Her interest in finding out what customers really want showed that many companies were carrying out insufficient experimentation tests that would provide them with the best information. So, Claire founded Experiment Engine to help product teams to scale up their experimentation programmes, building the first version of the software herself. After two years, the company was acquired by technology partner Optimizely which has expanded the experimentation platform to a wider customer base and meant Claire moving from Austin to San Francisco.
So, how does experimentation work? In a nutshell, it involves incorporating the scientific method of hypothesis testing into business decision making. An example is the returns policy on an online shop. Claire’s hypothesis is that, if the returns policy is more prominent, customers are more likely to trust in the purchase and buy from the site again. To test it, half the traffic would see the returns message displayed prominently and half not. That’s just a simple example and Claire and her team handle far more complex issues.
Diversity should reflect the company and its customers
Going back to diversity, Claire feels it’s important to have a leadership team that not only reflects the diversity of a company’s employees but also that of its customers. As Optimizely serves businesses, it has to reflect the diversity of their customers too.
“Basically, the entire online world,” she says. “That’s so we can empathise with how certain demographics shop and how people of different physical abilities experience the web. I think it’s really important to actively cultivate a diversity that reflects the natural diversity of their customer base and then hopefully your employee team as well.”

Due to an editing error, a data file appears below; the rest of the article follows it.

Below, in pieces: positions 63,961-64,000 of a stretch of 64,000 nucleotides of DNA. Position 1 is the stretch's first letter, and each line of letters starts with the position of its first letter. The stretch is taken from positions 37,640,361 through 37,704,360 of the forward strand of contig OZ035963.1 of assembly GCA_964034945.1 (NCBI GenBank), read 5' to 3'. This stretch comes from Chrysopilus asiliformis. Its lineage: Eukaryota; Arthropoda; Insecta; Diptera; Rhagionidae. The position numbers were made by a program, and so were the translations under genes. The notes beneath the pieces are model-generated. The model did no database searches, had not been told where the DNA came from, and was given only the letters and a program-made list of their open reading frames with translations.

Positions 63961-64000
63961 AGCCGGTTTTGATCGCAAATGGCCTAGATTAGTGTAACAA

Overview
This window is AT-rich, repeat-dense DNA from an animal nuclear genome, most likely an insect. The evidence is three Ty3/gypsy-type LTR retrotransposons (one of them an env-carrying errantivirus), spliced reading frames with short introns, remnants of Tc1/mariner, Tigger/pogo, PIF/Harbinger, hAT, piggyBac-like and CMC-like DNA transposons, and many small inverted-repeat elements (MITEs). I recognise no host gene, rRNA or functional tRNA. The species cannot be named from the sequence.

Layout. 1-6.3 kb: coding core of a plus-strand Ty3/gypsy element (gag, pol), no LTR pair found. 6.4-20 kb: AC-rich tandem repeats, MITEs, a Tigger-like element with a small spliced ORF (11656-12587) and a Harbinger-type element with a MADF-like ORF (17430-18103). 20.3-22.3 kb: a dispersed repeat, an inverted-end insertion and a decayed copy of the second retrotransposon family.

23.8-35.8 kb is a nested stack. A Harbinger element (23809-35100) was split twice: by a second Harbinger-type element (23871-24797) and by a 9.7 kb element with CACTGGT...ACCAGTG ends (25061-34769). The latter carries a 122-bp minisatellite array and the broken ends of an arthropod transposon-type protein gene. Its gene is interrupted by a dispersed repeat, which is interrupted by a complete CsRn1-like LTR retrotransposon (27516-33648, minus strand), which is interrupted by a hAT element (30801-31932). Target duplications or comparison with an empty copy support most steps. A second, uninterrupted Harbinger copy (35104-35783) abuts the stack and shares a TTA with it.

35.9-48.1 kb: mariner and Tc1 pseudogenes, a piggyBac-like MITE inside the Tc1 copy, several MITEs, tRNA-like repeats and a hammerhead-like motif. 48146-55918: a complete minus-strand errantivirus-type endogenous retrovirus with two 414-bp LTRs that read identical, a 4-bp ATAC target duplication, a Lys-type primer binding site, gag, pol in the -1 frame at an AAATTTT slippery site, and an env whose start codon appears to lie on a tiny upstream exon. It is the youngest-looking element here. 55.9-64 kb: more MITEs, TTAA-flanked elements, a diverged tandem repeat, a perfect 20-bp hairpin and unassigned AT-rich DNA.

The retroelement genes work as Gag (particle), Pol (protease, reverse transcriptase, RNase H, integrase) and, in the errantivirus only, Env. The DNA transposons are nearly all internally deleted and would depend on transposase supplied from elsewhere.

Optimizely has a diversity and inclusion employee group, with an executive sponsor, that meets with the executive team to develop ways of educating the workforce on diversity and inclusion issues. Secondly, the company incorporates diversity and inclusion into the way it evaluates employees and leaders. This means including inclusive leadership as one of the competencies.
Claire explains: “I, as a senior leader, am assessed on whether or not I am able to bring in and integrate multiple voices into decision-making, if I’m able to cultivate a safe and inclusive culture on my team and across the company, and if I’m able to engage both internally and externally with a variety of stakeholders.”
Being your authentic self at work, at every level, is very important. As a leader and a mother, Claire strives to be as transparent as possible about her parental responsibilities, for example having to leave early to take her child to the doctors or pick them up from daycare. It lets other people know that being a mother doesn’t have to be a barrier to having a successful career.
Being authentic in your personal style is also important. Claire gives the amusing example of being at an executive presentation when the CEO and CTO were wearing practically the same jeans, shoes and shirt. When it was her turn to speak, she said: “You didn’t tell me the uniform for today’s presentation. Can we make a deal that next time you’ll have to wear a pretty polka-dot dress?”
She adds: “That got a laugh and I think it shows people hey, you don’t have to dress just like them to be successful and to be taken seriously.”Finally, Claire stresses that hiring a diverse workforce is the best move a company can make and which, in turn, leads to better products. “Leaders are the face of your company, they reflect your customer base and they reflect to your employees what is possible and what your values are.”